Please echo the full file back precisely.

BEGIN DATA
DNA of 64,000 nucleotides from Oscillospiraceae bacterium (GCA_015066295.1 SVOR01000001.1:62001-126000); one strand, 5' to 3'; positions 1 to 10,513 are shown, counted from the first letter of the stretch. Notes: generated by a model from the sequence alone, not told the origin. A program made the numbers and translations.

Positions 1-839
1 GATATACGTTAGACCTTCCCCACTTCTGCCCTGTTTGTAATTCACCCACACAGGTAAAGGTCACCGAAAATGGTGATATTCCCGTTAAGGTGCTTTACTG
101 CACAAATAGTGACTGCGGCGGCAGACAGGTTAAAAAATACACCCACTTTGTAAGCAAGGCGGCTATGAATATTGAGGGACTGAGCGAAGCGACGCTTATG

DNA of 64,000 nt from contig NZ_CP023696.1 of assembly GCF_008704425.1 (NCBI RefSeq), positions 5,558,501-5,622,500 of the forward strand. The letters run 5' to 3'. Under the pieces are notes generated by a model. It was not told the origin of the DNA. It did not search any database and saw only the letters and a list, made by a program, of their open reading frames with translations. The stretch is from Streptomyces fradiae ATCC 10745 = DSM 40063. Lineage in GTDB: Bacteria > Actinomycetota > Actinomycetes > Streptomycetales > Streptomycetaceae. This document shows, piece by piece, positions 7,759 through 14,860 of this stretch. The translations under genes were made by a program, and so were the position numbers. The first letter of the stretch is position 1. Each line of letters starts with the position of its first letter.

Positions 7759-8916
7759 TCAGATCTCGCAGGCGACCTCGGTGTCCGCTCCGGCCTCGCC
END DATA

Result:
DNA of 64,000 nucleotides from Oscillospiraceae bacterium (GCA_015066295.1 SVOR01000001.1:62001-126000); one strand, 5' to 3'; positions 1 to 10,513 are shown, counted from the first letter of the stretch. Notes: generated by a model from the sequence alone, not told the origin. A program made the numbers and translations.

Positions 1-839
1 GATATACGTTAGACCTTCCCCACTTCTGCCCTGTTTGTAATTCACCCACACAGGTAAAGGTCACCGAAAATGGTGATATTCCCGTTAAGGTGCTTTACTG
101 CACAAATAGTGACTGCGGCGGCAGACAGGTTAAAAAATACACCCACTTTGTAAGCAAGGCGGCTATGAATATTGAGGGACTGAGCGAAGCGACGCTTATG

DNA of 64,000 nt from contig NZ_CP023696.1 of assembly GCF_008704425.1 (NCBI RefSeq), positions 5,558,501-5,622,500 of the forward strand. The letters run 5' to 3'. Under the pieces are notes generated by a model. It was not told the origin of the DNA. It did not search any database and saw only the letters and a list, made by a program, of their open reading frames with translations. The stretch is from Streptomyces fradiae ATCC 10745 = DSM 40063. Lineage in GTDB: Bacteria > Actinomycetota > Actinomycetes > Streptomycetales > Streptomycetaceae. This document shows, piece by piece, positions 7,759 through 14,860 of this stretch. The translations under genes were made by a program, and so were the position numbers. The first letter of the stretch is position 1. Each line of letters starts with the position of its first letter.

Positions 7759-8916
7759 TCAGATCTCGCAGGCGACCTCGGTGTCCGCTCCGGCCTCGCC